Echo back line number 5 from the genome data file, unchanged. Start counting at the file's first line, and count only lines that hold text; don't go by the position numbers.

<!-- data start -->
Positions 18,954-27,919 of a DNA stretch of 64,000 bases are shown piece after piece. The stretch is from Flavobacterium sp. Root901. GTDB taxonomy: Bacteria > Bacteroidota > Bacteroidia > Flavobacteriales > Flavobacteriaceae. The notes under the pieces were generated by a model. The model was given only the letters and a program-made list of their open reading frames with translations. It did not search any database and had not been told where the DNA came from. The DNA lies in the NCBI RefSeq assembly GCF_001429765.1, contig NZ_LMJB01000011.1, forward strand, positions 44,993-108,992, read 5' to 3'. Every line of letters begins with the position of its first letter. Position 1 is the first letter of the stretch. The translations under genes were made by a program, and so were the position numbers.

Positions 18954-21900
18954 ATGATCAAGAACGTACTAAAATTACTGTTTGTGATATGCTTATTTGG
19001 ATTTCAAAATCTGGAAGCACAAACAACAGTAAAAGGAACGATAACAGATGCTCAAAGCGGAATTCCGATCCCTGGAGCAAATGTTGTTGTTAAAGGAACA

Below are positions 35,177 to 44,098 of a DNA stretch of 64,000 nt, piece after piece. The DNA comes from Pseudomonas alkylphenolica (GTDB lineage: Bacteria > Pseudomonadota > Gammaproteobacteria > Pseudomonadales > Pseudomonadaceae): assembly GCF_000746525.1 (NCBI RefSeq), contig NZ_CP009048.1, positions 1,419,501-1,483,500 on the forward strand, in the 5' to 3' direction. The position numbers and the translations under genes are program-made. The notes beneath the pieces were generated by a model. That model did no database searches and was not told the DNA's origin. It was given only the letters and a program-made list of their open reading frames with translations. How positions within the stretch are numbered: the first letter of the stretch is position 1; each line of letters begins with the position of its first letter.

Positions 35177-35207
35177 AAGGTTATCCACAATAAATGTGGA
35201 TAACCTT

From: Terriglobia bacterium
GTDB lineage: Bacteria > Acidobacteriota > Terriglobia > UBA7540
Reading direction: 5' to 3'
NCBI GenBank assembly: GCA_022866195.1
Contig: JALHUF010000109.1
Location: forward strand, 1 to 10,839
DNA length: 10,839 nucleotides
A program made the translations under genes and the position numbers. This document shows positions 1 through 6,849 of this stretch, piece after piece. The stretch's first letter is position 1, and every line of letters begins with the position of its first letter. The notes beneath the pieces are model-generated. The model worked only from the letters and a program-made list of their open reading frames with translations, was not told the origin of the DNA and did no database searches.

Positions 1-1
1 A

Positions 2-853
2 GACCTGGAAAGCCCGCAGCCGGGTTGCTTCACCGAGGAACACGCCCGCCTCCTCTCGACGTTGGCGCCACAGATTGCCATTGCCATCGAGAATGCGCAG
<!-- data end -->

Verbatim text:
Below are positions 35,177 to 44,098 of a DNA stretch of 64,000 nt, piece after piece. The DNA comes from Pseudomonas alkylphenolica (GTDB lineage: Bacteria > Pseudomonadota > Gammaproteobacteria > Pseudomonadales > Pseudomonadaceae): assembly GCF_000746525.1 (NCBI RefSeq), contig NZ_CP009048.1, positions 1,419,501-1,483,500 on the forward strand, in the 5' to 3' direction. The position numbers and the translations under genes are program-made. The notes beneath the pieces were generated by a model. That model did no database searches and was not told the DNA's origin. It was given only the letters and a program-made list of their open reading frames with translations. How positions within the stretch are numbered: the first letter of the stretch is position 1; each line of letters begins with the position of its first letter.